Like most readers of The Living Tradition, I knew Bill through his songs, folk club and festival appearances and knew very little about the other aspects of his life and family. Attending Bill’s funeral, together with three or four hundred other people, was an uplifting, emotional and revealing occasion.
Bill was in love with words and instilled that love in his sons. Christy, Bill’s eldest son by his first marriage, led the tribute speaking eloquently about a life lived to the full and about the career path that Bill might have followed had music not intervened. Bill had studied Languages for Business at Manchester College of Technology. He spoke fluently in several languages and was heading for a career in business. But, running a folk club in Bilston he met Taffy Thomas and joined his Magic Lantern, a theatre group that illustrated folk songs with shadow puppets and which was at the forefront of street theatre in England. Life as a professional musician around the folk clubs followed, but theatre continued to feature in Bill's work. He was a member of the Albion Band and Home Service during both ensembles' glory years at the National Theatre. He was generous musically, never stinting on praise of other musicians, and he loved to collaborate.
I’m hardly qualified to go into the detail of Bill’s life and much has been written elsewhere, so I’ll take a more personal approach. I’ll also borrow words from someone who encountered Bill somewhere along the journey - Julie Henigan, a singer from America who got to know Bill during her time over here. “Wordplay, even in casual conversation, was the medium in which Bill swam; and whether the subject was serious or light, he generally - and, I think, unconsciously - used the most apt words to convey his meaning. I think that's a large part of what made him such a great wordsmith where song writing was concerned: he crafted his songs so carefully that each one encapsulated a little world of its own - always complemented perfectly by his gorgeous melodies, his evocative singing and his fabulous mastery of the twelve-string guitar.”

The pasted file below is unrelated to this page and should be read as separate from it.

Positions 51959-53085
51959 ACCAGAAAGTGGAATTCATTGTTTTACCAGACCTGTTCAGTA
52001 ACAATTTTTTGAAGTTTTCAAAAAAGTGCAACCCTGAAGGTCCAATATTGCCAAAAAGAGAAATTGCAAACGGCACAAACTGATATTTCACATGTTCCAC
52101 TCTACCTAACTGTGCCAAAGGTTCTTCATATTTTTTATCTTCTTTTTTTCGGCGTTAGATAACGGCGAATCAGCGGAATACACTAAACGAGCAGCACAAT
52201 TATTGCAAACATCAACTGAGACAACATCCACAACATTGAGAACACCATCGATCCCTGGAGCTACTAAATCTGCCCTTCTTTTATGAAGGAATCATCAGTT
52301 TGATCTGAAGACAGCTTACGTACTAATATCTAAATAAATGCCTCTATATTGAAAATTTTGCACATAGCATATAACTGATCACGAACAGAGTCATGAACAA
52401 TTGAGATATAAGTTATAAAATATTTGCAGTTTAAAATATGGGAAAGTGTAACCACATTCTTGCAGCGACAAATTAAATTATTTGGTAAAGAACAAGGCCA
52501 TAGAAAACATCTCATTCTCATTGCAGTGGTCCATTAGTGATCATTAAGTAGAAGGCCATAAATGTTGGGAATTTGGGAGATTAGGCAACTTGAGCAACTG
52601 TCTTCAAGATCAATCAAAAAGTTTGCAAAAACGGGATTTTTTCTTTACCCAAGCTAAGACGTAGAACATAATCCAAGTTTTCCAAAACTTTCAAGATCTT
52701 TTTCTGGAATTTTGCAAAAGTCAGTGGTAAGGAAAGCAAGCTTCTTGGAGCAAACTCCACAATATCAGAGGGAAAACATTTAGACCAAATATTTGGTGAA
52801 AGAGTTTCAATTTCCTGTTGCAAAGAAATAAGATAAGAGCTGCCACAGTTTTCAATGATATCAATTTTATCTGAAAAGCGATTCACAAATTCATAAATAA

John O' Dreams, Bill's best-known song, was what drew me compellingly to his funeral, but quite how is a story for another time. Bill knew that he was ill and had mused at one point, “Who will sing John O’ Dreams at my funeral?” The answer was ‘we all did’. Bill had carefully chosen the music to be played at his funeral, giving everyone time to reflect on their own thoughts and memories. The whole assembly was then led in a rendition of John O’ Dreams by his friend John Richards, accompanied by Phil Beer. Rarely could the words of the song be so appropriate to the occasion.